Health Subcommittee Chair Buchanan’s Opening Statement – Hearing on Why Healthcare is Out of Affordability: An Anti-Competitive and Integrated Market


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“Today’s hearing will focus on the healthcare market and how it has become more consolidated and less competitive in recent years, leading to higher prices and fewer options for patients.

“There are many factors at play in this issue and we need to work together to find a bipartisan solution.

“whether it:

  • PBM – A black box in the pharmaceutical supply chain – distorts patient costs at the pharmacy counter
  • Insurance company buys major PBM and pharmacy
  • Poor Site Neutrality in Medicare
  • Large non-profit hospital buys out everything in sight
  • Or Obamacare’s ban on doctor-owned hospitals,

“To reduce costs and increase patient access to care, we need to address these systemic deficiencies.

“I represent one of the oldest districts in the country with about 250,000 seniors. Some of the best competitors in the healthcare market are in Medicare Advantage and Medicare Part D, Part D is celebrating its 20th anniversary.th anniversary of the year.

“Originally a Republican idea, these programs have found ways to lower the out-of-pocket costs for seniors and have created a strong marketplace for enrollees to purchase the plan that works best for them.

“By contrast, one of the worst examples of consolidation in the last few years has been the rise of what we call vertical integration.

“This most often happens when insurers, PBMs and pharmacies merge to create huge monopolies, reducing patient access and increasing prices.

“While the FTC has allowed such mergers because of the different medical areas, there are a number of issues with fewer options for patients and less competition.

“Everyone agrees that prescription drugs are too expensive, but generics account for 90 percent of prescriptions filled each year, and three PBMs control about 80 percent of the market share. Yet the competition isn’t working as it should.

“Unfortunately, such consolidation is not limited to insurers, PBMs and pharmacies.

“Large hospital systems are expanding into previously unmet footprint areas and acquiring smaller hospitals and independent clinics to scale and beat competition.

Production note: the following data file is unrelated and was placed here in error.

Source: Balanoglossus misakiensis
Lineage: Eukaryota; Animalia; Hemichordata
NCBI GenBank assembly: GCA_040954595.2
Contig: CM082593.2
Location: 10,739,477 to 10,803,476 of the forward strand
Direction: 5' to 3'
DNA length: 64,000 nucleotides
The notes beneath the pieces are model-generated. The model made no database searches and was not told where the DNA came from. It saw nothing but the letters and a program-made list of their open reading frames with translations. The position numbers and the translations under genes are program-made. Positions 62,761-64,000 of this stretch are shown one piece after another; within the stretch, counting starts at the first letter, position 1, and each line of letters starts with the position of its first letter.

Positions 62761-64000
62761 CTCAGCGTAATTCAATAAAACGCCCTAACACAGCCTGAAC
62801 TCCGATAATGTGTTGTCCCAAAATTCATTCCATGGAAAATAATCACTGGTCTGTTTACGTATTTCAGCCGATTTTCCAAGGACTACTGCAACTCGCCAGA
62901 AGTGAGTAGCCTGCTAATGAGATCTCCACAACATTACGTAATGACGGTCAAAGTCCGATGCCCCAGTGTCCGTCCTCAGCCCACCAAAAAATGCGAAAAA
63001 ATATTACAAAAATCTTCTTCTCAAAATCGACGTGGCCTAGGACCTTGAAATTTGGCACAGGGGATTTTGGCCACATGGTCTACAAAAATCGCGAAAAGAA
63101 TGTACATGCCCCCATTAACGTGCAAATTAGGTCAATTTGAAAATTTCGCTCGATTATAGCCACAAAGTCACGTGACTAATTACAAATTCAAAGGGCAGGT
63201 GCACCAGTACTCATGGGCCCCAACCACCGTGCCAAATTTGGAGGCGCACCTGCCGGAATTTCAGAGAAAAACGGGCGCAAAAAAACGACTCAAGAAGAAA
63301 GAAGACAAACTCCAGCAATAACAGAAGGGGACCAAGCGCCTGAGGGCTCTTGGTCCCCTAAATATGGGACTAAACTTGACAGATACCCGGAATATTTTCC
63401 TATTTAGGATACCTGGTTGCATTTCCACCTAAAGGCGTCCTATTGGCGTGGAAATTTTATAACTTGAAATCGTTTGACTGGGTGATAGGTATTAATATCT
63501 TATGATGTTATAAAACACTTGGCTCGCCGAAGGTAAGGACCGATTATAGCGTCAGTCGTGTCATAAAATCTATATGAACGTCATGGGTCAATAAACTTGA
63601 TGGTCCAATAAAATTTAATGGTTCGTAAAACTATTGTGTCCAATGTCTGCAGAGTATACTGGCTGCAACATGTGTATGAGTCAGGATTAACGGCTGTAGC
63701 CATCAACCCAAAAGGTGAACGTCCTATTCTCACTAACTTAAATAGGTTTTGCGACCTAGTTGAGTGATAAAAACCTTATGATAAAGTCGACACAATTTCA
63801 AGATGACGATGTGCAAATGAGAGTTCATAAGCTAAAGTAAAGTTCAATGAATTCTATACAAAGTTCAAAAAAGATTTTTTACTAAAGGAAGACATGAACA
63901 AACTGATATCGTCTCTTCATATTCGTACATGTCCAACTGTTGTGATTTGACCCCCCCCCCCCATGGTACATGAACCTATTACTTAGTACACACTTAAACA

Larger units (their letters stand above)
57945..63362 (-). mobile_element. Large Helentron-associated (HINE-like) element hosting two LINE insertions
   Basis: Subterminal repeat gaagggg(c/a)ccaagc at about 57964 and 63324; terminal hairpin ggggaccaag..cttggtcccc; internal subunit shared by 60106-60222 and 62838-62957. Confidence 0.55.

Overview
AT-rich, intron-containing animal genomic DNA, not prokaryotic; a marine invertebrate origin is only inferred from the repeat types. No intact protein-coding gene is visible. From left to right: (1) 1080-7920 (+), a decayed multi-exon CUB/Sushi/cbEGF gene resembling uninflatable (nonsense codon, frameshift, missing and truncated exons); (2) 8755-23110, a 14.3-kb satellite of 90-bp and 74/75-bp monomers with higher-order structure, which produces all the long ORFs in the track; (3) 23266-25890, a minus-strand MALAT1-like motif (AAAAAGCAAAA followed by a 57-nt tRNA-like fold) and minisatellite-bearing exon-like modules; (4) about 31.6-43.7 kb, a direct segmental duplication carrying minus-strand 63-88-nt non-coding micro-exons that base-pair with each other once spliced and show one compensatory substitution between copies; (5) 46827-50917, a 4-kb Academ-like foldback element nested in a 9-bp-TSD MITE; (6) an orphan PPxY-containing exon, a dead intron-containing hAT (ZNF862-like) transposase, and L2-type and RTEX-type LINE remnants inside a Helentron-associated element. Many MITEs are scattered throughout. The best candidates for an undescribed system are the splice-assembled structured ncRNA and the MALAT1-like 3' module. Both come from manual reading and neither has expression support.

“Hospital care accounts for nearly a third of all healthcare spending each year, reaching more than $1.3 trillion by 2021.

“This spending will only continue to grow unless we find ways to make sites more neutral and more competitive in areas where one healthcare system has bought up or forced out all other providers.

“Such behavior is disservice to voters, and now is the time to shine a light on them.

“We all want to maintain and promote access to quality health care for all Americans, but Congress has turned a blind eye for far too long and we can’t let it go. You can not.

“I worked with colleagues on Chairman McCarthy’s Healthy Future Task Force to come up with ideas on how to address the lack of competition in healthcare.

“We published our recommendations last summer, but now is the time to work hard to implement these policies.

“We need to look carefully at the following points.

  • Site-neutral payment reform.
  • Abolish the moratorium on doctor-owned hospitals.
  • Delays in hospital system integration.
  • And insurance companies working with PBMs and pharmacies to stop market distortions and restore real competition to healthcare.

“It’s not easy, but voters are the ones who suffer from our inaction, and we owe them a solution.

“As we have said before, we hope to find a bipartisan solution to the integration problem in the healthcare market.

“I look forward to working with my colleagues on both sides of the aisle to right this wrong.”





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